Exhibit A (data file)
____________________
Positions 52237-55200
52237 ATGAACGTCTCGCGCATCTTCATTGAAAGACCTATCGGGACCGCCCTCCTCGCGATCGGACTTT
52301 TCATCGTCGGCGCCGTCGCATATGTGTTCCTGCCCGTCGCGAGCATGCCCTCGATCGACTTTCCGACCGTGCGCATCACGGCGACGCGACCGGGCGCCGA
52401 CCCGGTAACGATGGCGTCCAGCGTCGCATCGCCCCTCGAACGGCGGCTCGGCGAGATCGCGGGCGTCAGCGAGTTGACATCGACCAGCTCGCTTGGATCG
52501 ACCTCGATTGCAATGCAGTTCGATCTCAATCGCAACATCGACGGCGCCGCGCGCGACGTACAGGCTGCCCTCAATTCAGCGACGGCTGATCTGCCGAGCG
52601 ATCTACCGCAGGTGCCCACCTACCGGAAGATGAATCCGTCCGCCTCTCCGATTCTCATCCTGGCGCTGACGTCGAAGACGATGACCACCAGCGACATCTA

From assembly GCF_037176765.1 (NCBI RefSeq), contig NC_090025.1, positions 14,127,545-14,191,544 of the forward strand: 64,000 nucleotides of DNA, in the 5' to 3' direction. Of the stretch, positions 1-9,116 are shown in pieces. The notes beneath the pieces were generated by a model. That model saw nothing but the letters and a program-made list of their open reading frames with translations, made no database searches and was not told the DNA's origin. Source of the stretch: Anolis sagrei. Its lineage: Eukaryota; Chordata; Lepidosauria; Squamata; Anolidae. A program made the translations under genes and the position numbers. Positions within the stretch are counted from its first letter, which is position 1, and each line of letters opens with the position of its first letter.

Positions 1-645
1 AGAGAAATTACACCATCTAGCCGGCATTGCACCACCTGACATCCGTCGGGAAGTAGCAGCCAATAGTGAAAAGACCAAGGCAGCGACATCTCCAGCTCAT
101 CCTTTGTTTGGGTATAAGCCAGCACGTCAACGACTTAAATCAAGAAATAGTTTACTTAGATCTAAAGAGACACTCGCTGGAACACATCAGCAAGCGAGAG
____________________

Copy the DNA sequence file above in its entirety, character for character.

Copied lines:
Positions 52237-55200
52237 ATGAACGTCTCGCGCATCTTCATTGAAAGACCTATCGGGACCGCCCTCCTCGCGATCGGACTTT
52301 TCATCGTCGGCGCCGTCGCATATGTGTTCCTGCCCGTCGCGAGCATGCCCTCGATCGACTTTCCGACCGTGCGCATCACGGCGACGCGACCGGGCGCCGA
52401 CCCGGTAACGATGGCGTCCAGCGTCGCATCGCCCCTCGAACGGCGGCTCGGCGAGATCGCGGGCGTCAGCGAGTTGACATCGACCAGCTCGCTTGGATCG
52501 ACCTCGATTGCAATGCAGTTCGATCTCAATCGCAACATCGACGGCGCCGCGCGCGACGTACAGGCTGCCCTCAATTCAGCGACGGCTGATCTGCCGAGCG
52601 ATCTACCGCAGGTGCCCACCTACCGGAAGATGAATCCGTCCGCCTCTCCGATTCTCATCCTGGCGCTGACGTCGAAGACGATGACCACCAGCGACATCTA

From assembly GCF_037176765.1 (NCBI RefSeq), contig NC_090025.1, positions 14,127,545-14,191,544 of the forward strand: 64,000 nucleotides of DNA, in the 5' to 3' direction. Of the stretch, positions 1-9,116 are shown in pieces. The notes beneath the pieces were generated by a model. That model saw nothing but the letters and a program-made list of their open reading frames with translations, made no database searches and was not told the DNA's origin. Source of the stretch: Anolis sagrei. Its lineage: Eukaryota; Chordata; Lepidosauria; Squamata; Anolidae. A program made the translations under genes and the position numbers. Positions within the stretch are counted from its first letter, which is position 1, and each line of letters opens with the position of its first letter.

Positions 1-645
1 AGAGAAATTACACCATCTAGCCGGCATTGCACCACCTGACATCCGTCGGGAAGTAGCAGCCAATAGTGAAAAGACCAAGGCAGCGACATCTCCAGCTCAT
101 CCTTTGTTTGGGTATAAGCCAGCACGTCAACGACTTAAATCAAGAAATAGTTTACTTAGATCTAAAGAGACACTCGCTGGAACACATCAGCAAGCGAGAG